What can be offered in place of war? We must repair the relationships that have been so badly damaged with years of this kind of politics. Should this country or any other go to war as a preventative measure against a suspected, possible future threat? There will be no end to violence once we slide down the slippery slope of using aggression to control other nations. Despite the fact that President Bush has made it clear that the American lifestyle is not negotiable, The People of America have made it known they think differently. Our involvement with the Middle East is largely due to our need for their natural resources. What if we start reducing our dependence on the natural resources that this administration believes are ours at any cost? We could start using more solar panels and less oil. We could start to reuse everything from scrap metal to paper. We could begin to market and buy the new hybrid vehicles in larger numbers and build our homes with sustainability in mind. We can raise our children to love and not to fear and hate. It seems a huge undertaking and from what I have seen that is how a culture evolves. Small, cumulative, consistent changes in lifestyle do add up.

A shift in core beliefs is slowly emerging and once it hits the level of critical mass no institution will be able to hold it back. Over the past year, as the Peace Movement has grown, I have stood among thousands and thousands of people who could be deemed as strangers to me. They are people who I may otherwise never have come into contact with and I have learned so much from them. I have marched with Grannies for Peace, The Women in Black, Veterans for Peace and Muslims for Peace. I have had great company from teenagers that amazed me with their understanding of this situation, to my heart being blown wide open at the sight of a group of 8-year-old girls standing silently holding candles in the night. I have met people who are my neighbors that I knew nothing about. They drive SUV’s and live in big fancy houses and I have never felt inclined to think I would have a thing in common with them. It turns out they are compassionate, deep-thinking people who see into the future as I do. The package may appear different, yet they are much like me even in their differences. I have had fulfilling discussions with business people, mothers, artists and 50-year-old Republicans. As a devoted member of the Green Party I never thought it possible that I would have such a heartfelt exchange with a 50-year-old Republican.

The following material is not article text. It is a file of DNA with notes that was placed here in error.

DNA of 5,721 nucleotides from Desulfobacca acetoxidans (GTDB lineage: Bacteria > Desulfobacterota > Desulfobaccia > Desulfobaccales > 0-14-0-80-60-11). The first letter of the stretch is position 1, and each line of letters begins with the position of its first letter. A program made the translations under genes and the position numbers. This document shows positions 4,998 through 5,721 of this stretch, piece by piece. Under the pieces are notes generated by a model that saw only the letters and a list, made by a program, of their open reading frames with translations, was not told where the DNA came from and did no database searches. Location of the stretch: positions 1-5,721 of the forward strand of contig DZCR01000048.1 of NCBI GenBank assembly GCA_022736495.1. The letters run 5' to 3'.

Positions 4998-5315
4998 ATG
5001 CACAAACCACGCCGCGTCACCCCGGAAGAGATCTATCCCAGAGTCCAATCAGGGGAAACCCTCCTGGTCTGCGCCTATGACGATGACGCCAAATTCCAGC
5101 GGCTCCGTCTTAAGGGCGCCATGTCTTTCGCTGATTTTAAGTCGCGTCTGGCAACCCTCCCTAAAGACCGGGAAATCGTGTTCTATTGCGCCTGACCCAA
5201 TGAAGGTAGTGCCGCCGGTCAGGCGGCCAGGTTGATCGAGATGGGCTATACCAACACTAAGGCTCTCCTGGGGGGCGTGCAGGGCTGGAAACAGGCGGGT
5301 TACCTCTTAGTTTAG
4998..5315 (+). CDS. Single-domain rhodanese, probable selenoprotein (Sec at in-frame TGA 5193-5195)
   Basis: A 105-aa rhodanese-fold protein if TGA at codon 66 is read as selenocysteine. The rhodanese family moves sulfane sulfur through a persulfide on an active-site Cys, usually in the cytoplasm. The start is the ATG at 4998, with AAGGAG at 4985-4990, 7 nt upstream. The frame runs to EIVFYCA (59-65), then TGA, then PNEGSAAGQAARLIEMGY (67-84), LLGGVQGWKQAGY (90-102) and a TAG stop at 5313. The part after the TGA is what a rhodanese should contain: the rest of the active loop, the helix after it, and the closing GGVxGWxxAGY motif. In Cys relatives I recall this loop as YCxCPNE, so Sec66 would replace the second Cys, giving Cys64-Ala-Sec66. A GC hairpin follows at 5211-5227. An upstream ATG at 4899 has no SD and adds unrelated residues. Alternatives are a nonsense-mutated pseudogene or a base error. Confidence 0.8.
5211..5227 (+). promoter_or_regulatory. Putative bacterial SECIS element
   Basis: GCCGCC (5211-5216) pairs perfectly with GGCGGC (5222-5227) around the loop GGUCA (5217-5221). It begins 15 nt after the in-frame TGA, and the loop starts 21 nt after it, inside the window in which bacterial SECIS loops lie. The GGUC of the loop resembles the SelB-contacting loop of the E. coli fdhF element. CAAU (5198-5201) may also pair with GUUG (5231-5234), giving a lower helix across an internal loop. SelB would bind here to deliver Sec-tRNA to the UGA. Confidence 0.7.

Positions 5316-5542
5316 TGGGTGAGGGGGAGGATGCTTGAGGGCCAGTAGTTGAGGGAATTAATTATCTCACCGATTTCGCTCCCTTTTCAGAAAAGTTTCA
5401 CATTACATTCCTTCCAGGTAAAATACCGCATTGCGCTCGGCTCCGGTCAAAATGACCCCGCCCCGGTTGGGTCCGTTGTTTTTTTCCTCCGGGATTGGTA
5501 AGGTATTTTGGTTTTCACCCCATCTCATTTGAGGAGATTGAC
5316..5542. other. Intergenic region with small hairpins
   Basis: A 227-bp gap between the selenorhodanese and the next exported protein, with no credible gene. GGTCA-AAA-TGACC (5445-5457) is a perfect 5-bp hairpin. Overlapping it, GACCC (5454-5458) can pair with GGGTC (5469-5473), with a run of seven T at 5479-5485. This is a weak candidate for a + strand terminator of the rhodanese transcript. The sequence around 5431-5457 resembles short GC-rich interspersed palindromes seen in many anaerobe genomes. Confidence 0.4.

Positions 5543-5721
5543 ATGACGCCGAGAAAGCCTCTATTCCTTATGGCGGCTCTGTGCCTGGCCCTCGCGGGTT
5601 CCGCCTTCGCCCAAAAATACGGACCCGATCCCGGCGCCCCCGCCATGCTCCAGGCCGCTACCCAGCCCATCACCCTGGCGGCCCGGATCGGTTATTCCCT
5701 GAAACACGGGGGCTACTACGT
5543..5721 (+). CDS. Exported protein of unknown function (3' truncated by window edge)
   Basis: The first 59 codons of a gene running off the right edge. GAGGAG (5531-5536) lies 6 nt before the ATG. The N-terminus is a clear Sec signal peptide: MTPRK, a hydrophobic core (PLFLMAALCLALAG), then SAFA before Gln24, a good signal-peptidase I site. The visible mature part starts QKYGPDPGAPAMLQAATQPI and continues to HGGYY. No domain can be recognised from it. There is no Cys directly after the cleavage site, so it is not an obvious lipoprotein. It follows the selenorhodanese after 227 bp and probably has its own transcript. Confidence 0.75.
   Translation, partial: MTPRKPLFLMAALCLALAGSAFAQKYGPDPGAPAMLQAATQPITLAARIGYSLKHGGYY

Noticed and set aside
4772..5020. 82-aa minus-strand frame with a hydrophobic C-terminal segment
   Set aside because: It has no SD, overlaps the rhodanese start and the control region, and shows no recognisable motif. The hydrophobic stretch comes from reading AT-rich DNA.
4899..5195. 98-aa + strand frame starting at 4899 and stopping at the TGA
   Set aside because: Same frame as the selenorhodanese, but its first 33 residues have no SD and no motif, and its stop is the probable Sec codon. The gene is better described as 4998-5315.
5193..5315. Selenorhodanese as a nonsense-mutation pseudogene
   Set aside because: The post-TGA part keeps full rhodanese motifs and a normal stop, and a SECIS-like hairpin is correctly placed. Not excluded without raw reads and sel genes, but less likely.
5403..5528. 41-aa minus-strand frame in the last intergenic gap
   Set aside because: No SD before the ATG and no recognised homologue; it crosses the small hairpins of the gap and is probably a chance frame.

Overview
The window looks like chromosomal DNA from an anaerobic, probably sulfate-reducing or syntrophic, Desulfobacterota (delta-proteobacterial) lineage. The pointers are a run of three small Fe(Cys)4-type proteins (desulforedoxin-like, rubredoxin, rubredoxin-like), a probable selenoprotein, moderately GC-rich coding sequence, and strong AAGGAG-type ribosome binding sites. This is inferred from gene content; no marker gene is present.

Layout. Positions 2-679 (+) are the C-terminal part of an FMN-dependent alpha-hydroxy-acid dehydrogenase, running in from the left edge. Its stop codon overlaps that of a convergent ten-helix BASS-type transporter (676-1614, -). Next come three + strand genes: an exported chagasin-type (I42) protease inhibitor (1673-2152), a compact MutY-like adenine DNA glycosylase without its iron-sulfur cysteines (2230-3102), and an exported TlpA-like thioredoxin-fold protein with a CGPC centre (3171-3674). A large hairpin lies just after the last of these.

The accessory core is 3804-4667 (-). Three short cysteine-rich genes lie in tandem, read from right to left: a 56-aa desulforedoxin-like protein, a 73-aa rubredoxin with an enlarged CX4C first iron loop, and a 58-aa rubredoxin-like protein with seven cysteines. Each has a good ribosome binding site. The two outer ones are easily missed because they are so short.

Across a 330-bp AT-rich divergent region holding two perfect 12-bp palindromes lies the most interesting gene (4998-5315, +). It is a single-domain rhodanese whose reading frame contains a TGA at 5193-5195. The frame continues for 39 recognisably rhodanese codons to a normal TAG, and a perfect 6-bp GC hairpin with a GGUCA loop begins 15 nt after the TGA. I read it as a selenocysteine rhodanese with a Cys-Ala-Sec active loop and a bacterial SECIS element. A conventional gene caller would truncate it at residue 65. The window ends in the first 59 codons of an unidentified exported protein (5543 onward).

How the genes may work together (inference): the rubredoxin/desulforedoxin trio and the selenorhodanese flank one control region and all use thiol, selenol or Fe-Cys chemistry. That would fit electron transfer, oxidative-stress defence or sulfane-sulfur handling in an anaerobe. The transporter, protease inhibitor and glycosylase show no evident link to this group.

People are looking into the past at what we do know about the outcome of war and looking forward to the future with a vision of global disarmament. Once considered impossible, this idea is now taking hold. If we begin to look at a foreign country as a place filled with our fellow human beings rather than snarling evil-doers, our hearts and minds begin to open. As I stood in front of the Natick Army Labs with one hundred other people, someone drove by with a sign that said “Nuke Iraq” and he yelled, “Support our troops!” How could I support our troops any more than by begging for the war to never begin? The hatred of our country so prevalent in the Middle East will only grow now that we have dropped yet another arsenal of bombs upon their precious land, a land no less precious to them than ours is to us. After we have killed more of their sons and daughters, more grandmothers and uncles how can we talk of peace? How can we ever ask them to view our people and our buildings as precious to us?

Yes, we were struck on September 11th as we have never been struck before. But the people who did this are not in Iraq. They could be anywhere. They belong to no country and if we bomb one country in the Middle East for the evil brought upon us, we may well find ourselves bombing the entire region to try to make that day go away. It wasn’t a country that bombed us. It was the culmination of years and years of pain and suffering, of cultural misunderstanding, of short-sighted, poor decision making that gave rise to terrorism. The boasting of our power with phrases such as “shock and awe, the likes of which has never been seen before,” only inflamed this situation. To this, former Democratic Congressman Bob Edgar of Pennsylvania replied, “I believe if you really want to show shock and awe you should show love and justice. That would shock the world.”

We need to keep searching for a new way, a way that will emerge if we keep asking the hard questions and searching through the quagmire of half-truths blended with the old reflexes of fear and aggression. I, for one, am not discouraged. I am looking forward to what we can become, even against all odds. The human spirit on fire is the most powerful tool on Earth and it can be harnessed to change the tide of hate, fear, ignorance and greed. I have felt it and been in its midst and little else feels better to me than that kind of power. We are living in some very exciting times and I look forward to the challenge of what author Paul Ray calls the task of the “cultural creative” — the ones who live with the intention of great respect and concern for our entire ecosystem, the web of life that connects us to all living things. We are stewards of this sacred trust and I am here to be a part of this movement of cultural change. I know I am not alone.

Mare Tomaski is a massage therapist, KMI practitioner and cultural creative with a private practice in Framingham, MA.